What influences the presentation of patients with chronic breathlessness to the Emergency Department? : a mixed methods study

Hutchinson, Ann (Experimental psychologist)

Medicine
September 2016

Thesis or dissertation


Rights
© 2016 Ann (Experimental psychologist) Hutchinson. All rights reserved. No part of this publication may be reproduced without the written permission of the copyright holder.
Abstract

Background: Chronic breathlessness is a common and distressing symptom of many long-term cardiorespiratory conditions and cancers which are highly prevalent in both the UK and worldwide. It is associated with presentation to the emergency department (ED) and admission to hospital.

Aim: The aim of this research is to improve our understanding of the role of chronic breathlessness in ED presentations by people with advanced cardiorespiratory disease and to identify potential targets for interventions to prevent or avoid emergency presentations.

Methods: Mixed methods study with integration of findings at analysis. A systematic review and qualitative synthesis were performed to examine the literature on the experience of breathlessness. A prospective survey and case note review were conducted to establish the prevalence of presentations due to acute-on-chronic breathlessness at the ED and to identify the demographic and clinical characteristics of those patients. The perceptions of patients with chronic breathlessness, their carer and healthcare professionals regarding presentation to the ED due to acute-on-chronic breathlessness were explored by semi-structured interview.

Findings: Living with chronic breathlessness involves widespread effects on the lives of both the patient and those caring for them, yet this impact may remain largely invisible to others. Quality of life with chronic breathlessness is maximised by a patient’s engaged coping style and a clinician’s responsiveness to breathlessness as well as to the underlying disease. This is described by the Breathing Space concept. Presentation to the ED sits within this context and occurs as a result of a breathlessness crisis. There are a proportion of patients who may have avoidable attendances and could be more optimally managed in the community.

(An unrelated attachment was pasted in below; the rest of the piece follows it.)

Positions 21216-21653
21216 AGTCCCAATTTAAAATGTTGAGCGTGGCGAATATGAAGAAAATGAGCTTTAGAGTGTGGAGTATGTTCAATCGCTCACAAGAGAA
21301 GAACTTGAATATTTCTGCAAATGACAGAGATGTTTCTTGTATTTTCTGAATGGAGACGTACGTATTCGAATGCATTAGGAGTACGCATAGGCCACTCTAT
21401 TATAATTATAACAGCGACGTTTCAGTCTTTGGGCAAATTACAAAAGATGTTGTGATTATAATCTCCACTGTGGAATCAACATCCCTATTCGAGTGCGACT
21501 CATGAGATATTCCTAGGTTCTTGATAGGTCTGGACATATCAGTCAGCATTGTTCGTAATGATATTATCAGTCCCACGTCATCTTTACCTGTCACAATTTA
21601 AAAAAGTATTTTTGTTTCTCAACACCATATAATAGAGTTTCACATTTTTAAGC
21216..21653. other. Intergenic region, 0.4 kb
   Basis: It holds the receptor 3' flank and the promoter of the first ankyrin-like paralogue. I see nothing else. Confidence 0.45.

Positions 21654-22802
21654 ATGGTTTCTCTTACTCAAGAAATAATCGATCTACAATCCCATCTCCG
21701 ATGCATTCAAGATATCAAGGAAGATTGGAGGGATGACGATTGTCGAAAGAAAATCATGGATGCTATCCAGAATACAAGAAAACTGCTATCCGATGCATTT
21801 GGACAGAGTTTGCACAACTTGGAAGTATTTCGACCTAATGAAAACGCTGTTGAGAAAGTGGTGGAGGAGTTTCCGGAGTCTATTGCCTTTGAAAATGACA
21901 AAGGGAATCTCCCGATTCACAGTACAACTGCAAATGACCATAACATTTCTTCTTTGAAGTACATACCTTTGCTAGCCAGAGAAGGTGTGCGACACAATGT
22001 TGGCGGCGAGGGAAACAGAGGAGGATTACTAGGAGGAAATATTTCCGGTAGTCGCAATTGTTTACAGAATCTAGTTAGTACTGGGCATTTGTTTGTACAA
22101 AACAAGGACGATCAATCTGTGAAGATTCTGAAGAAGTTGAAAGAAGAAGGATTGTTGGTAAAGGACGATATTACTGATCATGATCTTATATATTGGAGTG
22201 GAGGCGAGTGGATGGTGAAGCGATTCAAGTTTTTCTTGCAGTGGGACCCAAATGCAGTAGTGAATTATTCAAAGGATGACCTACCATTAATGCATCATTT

Conclusions: Greater public and professional understanding of the widespread effects of breathlessness, combined with appropriate assessment and management of the symptom, including planning for crisis may reduce the need to present to the ED.

Publisher
Hull York Medical School, The University of Hull and University of York
Sponsor (person)
Johnson, Miriam (Miriam J.); Pickering, Alastair
Qualification level
Doctoral
Qualification name
PhD
Language
English
Extent
2 MB
Identifier
hull:15187
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